DeKalb school board protects whistleblowers

The DeKalb County school board is implementing a whistleblower policy, which officials say is the first in the state to prevent retaliation against school employees who report wrongdoing.

In addition to the whistleblower policy,  the school board voted Tuesday to add or amend policies on purchasing, an employee code of ethics and staff conflict of interest. The policies are all designed to deter a full-scale investigation into the district’s accreditation.

The Southern Association of Colleges and Schools ordered DeKalb schools to answer seven questions by Sept. 11. The questions concern hiring practices, conflict of interest, training, nepotism, procurement policies, the superintendent search and other areas.

Interim Superintendent Ramona Tyson said the district is on target to meet that deadline.

“Based upon SACS’ letter, we reviewed these areas and found these were areas where our policies were non-existent, inadequate or failed to address violations,” board chairman Tom Bowen told The Atlanta Journal-Constitution.

Mark A. Elgart, SACS president and chief executive officer, said he has not seen the policies, but supports the district’s efforts to modify or establish needed policies. SACS will review the district’s responses and determine if a full investigation is needed.

Board member Eugene Walker said he asked for the whistleblower policy in April after employees complained of retaliation by former superintendent Crawford Lewis.

“A lot of people said we had a reign of terror in our school system,” Walker said. “I received a number of complaints from employees and they would not let me bring them forward because they feared reprisal.”

A grand jury indicted Lewis and former chief operating officer Patricia Reid, along with two others, in May on charges they ran a criminal enterprise at the school system. The four, who remain free on bond, have all pleaded not guilty.

“Mr. Walker’s allegations are absolutely false and we believe personally motivated against Dr. Lewis,” Lewis’ attorney Mike Brown said Tuesday. “Dr. Lewis did not do anything wrong and we will prove that at trial.”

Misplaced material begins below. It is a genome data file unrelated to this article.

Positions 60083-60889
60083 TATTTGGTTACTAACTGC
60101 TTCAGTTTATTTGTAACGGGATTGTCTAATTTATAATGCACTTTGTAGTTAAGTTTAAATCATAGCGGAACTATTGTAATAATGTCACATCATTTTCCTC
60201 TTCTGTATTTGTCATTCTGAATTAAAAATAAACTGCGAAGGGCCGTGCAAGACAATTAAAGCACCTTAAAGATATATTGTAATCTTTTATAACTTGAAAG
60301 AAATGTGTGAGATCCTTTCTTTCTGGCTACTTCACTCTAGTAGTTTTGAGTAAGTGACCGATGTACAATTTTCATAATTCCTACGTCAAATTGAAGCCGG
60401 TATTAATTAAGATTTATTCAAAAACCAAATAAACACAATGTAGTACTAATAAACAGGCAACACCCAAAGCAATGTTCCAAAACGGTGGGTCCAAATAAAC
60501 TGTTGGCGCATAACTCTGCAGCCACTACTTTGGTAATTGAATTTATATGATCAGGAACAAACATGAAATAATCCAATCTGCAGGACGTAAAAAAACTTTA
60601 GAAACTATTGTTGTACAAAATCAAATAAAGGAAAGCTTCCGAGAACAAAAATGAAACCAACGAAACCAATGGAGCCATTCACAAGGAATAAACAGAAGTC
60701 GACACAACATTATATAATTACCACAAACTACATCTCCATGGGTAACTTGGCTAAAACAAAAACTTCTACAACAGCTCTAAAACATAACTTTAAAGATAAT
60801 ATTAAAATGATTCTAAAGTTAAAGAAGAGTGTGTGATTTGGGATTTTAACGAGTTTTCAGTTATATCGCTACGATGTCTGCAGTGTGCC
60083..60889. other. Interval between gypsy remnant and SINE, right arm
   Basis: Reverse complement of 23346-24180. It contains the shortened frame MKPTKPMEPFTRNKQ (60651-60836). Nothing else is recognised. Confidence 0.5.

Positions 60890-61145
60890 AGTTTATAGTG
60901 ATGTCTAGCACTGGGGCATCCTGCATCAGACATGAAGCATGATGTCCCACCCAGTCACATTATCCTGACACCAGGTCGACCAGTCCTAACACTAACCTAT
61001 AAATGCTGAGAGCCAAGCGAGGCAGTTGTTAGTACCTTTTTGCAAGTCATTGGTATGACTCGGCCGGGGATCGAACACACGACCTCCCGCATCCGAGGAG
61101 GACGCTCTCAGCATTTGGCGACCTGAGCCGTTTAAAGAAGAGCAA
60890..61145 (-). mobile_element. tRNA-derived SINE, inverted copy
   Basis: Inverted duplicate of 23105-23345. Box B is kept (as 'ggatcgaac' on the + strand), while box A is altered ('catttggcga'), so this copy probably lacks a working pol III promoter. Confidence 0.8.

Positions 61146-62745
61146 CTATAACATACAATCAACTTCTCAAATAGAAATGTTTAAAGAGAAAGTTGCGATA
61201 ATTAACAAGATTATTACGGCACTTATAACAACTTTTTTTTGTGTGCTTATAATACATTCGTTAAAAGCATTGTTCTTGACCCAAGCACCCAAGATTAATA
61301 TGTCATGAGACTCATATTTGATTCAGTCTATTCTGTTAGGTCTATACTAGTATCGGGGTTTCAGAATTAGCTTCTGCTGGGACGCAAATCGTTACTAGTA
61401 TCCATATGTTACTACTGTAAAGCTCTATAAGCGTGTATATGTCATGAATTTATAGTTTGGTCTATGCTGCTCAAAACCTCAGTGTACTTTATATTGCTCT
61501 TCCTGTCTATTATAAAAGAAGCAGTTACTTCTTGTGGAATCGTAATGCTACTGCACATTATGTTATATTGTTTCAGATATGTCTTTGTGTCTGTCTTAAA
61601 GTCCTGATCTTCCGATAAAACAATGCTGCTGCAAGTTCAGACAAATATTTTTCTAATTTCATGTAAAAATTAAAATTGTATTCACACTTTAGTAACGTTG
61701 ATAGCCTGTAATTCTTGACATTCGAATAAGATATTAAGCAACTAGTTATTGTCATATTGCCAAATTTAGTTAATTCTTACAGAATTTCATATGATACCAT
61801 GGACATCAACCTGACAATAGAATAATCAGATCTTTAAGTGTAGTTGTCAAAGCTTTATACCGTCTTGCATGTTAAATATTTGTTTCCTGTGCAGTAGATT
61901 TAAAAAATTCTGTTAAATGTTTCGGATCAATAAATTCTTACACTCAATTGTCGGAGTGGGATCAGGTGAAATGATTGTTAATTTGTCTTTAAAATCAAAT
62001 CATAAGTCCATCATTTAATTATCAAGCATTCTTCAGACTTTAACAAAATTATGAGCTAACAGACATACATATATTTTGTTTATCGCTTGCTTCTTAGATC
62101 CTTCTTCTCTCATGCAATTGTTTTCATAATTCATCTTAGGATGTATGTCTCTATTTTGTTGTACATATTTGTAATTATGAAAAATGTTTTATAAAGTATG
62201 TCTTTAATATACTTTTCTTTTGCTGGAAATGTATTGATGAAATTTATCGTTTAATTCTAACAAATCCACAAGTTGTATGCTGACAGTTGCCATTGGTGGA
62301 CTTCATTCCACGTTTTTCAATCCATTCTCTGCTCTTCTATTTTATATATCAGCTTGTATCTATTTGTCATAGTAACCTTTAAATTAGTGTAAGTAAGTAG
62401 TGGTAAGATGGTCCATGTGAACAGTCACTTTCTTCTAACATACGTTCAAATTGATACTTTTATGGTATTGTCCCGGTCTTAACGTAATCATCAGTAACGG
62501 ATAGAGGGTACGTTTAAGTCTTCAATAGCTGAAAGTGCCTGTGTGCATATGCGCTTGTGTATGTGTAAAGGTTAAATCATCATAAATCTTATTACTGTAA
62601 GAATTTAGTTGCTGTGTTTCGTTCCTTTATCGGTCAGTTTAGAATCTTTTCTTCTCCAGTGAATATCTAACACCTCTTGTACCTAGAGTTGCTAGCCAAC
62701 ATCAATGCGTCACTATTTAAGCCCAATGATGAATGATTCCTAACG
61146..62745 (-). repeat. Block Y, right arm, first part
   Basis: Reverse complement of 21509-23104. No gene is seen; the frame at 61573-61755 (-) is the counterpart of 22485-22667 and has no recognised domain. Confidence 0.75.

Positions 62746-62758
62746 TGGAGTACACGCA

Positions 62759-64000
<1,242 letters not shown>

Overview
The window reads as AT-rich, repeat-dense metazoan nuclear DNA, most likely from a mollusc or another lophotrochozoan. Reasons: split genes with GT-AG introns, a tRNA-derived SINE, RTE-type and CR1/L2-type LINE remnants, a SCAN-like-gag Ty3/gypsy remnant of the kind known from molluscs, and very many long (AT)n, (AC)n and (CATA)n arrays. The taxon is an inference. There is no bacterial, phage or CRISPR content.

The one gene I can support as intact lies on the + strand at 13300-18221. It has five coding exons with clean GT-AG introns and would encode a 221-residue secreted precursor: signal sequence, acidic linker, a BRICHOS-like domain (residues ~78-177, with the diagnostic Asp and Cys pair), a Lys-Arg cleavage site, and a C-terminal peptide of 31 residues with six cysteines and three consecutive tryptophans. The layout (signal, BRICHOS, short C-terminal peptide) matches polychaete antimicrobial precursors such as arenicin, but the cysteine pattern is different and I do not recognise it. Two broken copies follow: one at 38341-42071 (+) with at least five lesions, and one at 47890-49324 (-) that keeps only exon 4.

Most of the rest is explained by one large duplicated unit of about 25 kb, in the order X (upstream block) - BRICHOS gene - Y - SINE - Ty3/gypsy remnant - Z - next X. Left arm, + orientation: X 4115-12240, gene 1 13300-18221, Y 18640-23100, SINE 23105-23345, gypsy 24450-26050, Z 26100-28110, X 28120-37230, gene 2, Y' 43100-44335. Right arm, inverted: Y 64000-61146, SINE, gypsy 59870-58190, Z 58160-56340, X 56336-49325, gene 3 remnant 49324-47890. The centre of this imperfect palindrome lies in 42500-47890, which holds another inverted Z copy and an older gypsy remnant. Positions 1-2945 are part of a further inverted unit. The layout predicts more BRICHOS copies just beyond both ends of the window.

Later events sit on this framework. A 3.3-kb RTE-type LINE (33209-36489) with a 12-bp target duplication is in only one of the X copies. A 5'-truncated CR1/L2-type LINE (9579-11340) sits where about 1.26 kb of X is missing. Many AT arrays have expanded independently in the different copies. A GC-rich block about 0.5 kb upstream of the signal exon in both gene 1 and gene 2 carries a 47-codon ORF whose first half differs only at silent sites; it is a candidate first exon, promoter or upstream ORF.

The district attorney began investigating Lewis and Reid after a whistleblower came forward.

“That person did this school system a great favor, and the taxpayers of DeKalb County, a great favor, in coming forth at great personal risk,” board member H. Paul Womack said Tuesday.

Under the new policy, employees are encouraged to report any fraud, waste or any other forms of abuse without retaliation.

Board vice chairwoman Zepora Roberts, who has been accused of advocating for her two daughters that work in the school system, was the only member to vote against the policy.

The board also toughened its purchasing policy to require more board approval. The changes are in response to accusations that Reid and Lewis  signed off on contract changes without telling the board, and altering the way bids were awarded, Bowen said.

The board also passed policies that prohibit employees from selling books, catering services or any other goods or services to the district without board approval.

The policy change comes after two administrators were fired and two demoted this month after an AJC investigation found they sold to the district a total of almost $100,000 in books they had written. The book sales, which Bowen said violated state law, are now under review by the district attorney.

“This energy now to make sure we put all these safeguards in place is kind of a day late and a dollar short. We need to do this up front and hire people who can make sound decisions,” Walker said. “I can see us doing now what we should have done a long time ago and that was to ask the right questions.”